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R&V Reflections: Saving Us by Katharine Hayhoe

Image: Carlett Badenhorse

I’m not the kind of person who seeks out confrontation. Even the thought of having to defend my position raises my stress hormones and turns my stomach into a pile of knots. When my fight or flight kicks in, I simply freeze. I’m anxious right now, thinking about thinking about confrontation. 

So when climate scientist and evangelical Christian Dr. Katharine Hayhoe says that the most important thing we can do for climate change is just talk about it, well, HERE COME THE STOMACH KNOTS. 

Dr. Hayhoe, I don’t want to go there with people. Don’t you know what happens? People get all bristly. People erect walls and shut down. Some people even raise their voices. Some people cite statistics I’ve never heard before and have no way of defending… and, as I’ve already made pretty clear, have no interest in defending. This whole scenario leaves me feeling helpless, hopeless, and afraid.

That doesn’t seem like an effective way to talk about climate change.

Dr. Hayhoe agrees. Thankfully, she also offers us a better way, one deeply rooted in Scripture.

Saving Us: A Climate Scientist’s Case for Hope and Healing in a Divided World by Katharine Hayhoe

In Saving Us: A Climate Scientist’s Case for Hope and Healing in a Divided World, Dr. Hayhoe outlines a spectrum of beliefs about climate change. Like most things in our polarized world, perspectives on climate change are more varied and nuanced than complete denial or total fanaticism. There might be some folks who are climate deniers, and there are also some folks who are fully invested in climate science, but in the messy middle of life, there’s a whole range of people who have a range of beliefs and practices related to God’s creation.

When I encounter someone who disagrees with me about creation care and climate change, after my adrenaline spikes and my mind defrosts and my stomach unknots, my impulse is to point them to such-and-such an article that talks about this-and-that data point that clearly shows the climate is changing and we need to do something right now or else.

But Dr. Hayhoe has tried all that, too, and she’s come to the same realization: facts are a matter of the mind, and facts don’t change hearts.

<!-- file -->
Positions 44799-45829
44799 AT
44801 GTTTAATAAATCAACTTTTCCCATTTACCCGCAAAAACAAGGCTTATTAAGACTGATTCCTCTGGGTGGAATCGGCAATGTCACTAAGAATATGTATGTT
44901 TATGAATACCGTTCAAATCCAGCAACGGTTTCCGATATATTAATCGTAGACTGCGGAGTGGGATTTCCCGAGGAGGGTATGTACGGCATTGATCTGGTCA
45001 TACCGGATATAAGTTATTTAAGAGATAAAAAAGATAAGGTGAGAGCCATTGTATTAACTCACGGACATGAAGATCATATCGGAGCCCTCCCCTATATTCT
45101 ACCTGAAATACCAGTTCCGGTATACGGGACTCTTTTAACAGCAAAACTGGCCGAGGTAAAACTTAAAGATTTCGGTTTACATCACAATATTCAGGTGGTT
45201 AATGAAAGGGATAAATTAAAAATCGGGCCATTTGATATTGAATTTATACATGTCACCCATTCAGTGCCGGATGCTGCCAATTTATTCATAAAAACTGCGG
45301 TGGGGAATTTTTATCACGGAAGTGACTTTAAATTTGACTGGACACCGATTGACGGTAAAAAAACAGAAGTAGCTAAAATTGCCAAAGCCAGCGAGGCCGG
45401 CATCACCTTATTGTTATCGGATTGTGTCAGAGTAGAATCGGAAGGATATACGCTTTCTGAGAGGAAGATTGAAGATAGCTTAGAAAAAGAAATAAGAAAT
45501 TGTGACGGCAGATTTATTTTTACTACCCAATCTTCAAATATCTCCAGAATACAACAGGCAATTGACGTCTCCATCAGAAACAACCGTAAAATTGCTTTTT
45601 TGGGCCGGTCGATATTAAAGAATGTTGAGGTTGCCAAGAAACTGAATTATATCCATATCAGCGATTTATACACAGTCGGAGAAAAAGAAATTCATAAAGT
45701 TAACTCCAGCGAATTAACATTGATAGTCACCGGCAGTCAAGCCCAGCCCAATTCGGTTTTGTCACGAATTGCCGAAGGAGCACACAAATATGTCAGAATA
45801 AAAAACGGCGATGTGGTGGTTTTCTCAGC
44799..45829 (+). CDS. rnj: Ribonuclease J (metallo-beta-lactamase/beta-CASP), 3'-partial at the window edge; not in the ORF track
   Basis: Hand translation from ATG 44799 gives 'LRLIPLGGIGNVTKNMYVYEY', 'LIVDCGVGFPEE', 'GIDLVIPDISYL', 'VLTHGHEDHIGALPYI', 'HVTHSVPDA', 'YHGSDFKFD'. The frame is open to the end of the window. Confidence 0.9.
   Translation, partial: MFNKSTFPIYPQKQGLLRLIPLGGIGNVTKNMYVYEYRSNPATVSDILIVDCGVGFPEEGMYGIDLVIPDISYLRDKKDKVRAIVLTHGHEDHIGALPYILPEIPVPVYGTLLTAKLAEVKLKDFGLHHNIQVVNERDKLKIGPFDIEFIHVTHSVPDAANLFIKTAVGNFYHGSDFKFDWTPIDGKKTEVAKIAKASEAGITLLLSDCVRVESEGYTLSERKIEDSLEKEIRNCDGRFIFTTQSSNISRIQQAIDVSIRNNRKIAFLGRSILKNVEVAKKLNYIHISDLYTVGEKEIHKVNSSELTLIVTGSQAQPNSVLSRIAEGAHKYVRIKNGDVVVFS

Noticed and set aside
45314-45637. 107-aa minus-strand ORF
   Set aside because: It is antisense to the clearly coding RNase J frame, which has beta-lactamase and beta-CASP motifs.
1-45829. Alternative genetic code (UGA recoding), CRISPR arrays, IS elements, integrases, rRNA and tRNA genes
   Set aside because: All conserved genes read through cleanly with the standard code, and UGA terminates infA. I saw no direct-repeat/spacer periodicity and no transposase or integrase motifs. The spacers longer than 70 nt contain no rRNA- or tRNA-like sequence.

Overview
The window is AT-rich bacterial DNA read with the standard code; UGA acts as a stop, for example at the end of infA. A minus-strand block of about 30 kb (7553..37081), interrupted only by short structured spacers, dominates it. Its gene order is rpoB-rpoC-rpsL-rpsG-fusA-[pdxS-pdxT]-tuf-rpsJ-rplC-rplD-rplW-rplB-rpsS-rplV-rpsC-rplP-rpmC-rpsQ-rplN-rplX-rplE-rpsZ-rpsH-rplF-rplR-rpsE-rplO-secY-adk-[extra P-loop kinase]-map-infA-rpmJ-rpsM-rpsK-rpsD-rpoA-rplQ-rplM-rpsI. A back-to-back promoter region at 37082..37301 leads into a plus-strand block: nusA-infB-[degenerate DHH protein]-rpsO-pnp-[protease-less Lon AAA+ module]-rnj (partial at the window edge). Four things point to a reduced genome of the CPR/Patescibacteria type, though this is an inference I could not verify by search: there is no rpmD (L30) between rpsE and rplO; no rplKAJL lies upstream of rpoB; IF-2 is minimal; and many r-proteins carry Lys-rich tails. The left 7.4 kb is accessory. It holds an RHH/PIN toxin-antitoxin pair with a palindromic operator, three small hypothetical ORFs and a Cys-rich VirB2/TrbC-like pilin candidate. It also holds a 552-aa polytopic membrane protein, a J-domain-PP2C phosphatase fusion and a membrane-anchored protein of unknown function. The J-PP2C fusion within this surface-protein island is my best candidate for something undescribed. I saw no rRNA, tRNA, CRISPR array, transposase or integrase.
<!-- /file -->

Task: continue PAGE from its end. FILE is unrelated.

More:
The way into the subject of climate change isn’t through a fact sheet or a super sharp website (although those things are still important). The way into the subject of climate change is through story. Stories about the things we love about nature, the things we appreciate about creation, and the things we value in our day to day lives connect us to each other. Everything in nature is affected by climate change, and there’s something in nature that matters to everyone

When we can meet around our mutual love for food, the hungry, the oppressed, wildlife, woods, oceans, traveling, bird watching, personal health, clean air, drinking water, or literally anything else in this bright and beautiful planet, then we have found common ground. 

You love birds, I love birds, let’s talk about how we can make sure birds have a bright and beautiful future.

Compassion and love change hearts, and changed hearts change behavior, and changed behaviors change the world.

Jesus and the Art of Stories

In many ways, the process Dr. Hayhoe outlines for having fruitful conversations about climate change in Saving Us stretches back to the origin of humanity. From the very beginning, people have been telling stories to give meaning and build connections between each other.

Jesus was a master storyteller. His parables invited everyday people to envision their everyday lives. Then, through that everyday experience, he shined his holy light so that the people could see God’s love and character embedded in plain sight. He turned to creation to reveal the Creator.

Parables gave people an entryway into much larger and mind-boggling concepts, not through the head but through the heart. The parables are compassion builders.

Our stories about how much we love some aspect of creation and what we’re doing to care for it serve as connecting points for other people to imagine what they love about creation and what they could be doing to take care of it in their neck of the woods.

In chapter after chapter, Dr. Hayhoe offers her own stories of conversations she has had with different audiences. Once she learns what matters most to other people, it’s far easier to connect the dots about how climate changes are going to impact that very thing people care about and compel them to take action.

From beginning to end, our whole Bible tells the story of a God who loves the creation he made. If God so loved the world and called us to love one another the way he loves us, then shouldn’t we also love creation? 

At the end of the day, it doesn’t matter, really, whether a person “believes” in climate science or not; what matters is whether we’re taking up the call and commission to care for God’s good creation.

Dr. Hayhoe’s book is a powerful companion to inspire hope that, together as the body of Christ, we can care for our common home, our neighbors, and our future descendants. We just have to be able to talk about what we love.

Now, that isn’t so hard, is it?

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